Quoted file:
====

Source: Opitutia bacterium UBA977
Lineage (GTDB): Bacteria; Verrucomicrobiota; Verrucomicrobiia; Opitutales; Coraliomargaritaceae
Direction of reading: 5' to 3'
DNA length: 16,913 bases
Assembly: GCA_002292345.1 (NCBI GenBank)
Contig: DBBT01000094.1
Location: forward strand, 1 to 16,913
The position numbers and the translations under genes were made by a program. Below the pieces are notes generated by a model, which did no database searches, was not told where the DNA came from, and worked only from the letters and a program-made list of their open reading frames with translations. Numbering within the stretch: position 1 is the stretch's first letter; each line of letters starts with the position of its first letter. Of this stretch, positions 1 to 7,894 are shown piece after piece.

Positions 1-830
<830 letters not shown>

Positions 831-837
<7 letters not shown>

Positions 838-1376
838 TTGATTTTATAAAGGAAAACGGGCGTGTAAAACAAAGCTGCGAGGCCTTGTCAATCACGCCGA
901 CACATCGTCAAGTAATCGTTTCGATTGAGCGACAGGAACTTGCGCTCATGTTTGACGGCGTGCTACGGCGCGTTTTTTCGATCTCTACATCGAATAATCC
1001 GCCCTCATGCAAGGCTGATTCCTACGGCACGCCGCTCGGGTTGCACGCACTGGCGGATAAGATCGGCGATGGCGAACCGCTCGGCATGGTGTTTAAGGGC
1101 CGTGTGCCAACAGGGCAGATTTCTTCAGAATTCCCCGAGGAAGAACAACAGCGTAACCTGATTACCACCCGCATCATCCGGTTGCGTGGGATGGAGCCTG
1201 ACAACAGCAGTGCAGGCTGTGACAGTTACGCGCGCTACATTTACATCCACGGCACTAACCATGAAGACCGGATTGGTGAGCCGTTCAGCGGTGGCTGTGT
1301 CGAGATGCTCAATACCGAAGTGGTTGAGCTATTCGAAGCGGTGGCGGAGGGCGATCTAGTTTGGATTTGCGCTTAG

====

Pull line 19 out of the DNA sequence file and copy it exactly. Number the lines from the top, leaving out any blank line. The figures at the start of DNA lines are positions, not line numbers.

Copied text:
1301 CGAGATGCTCAATACCGAAGTGGTTGAGCTATTCGAAGCGGTGGCGGAGGGCGATCTAGTTTGGATTTGCGCTTAG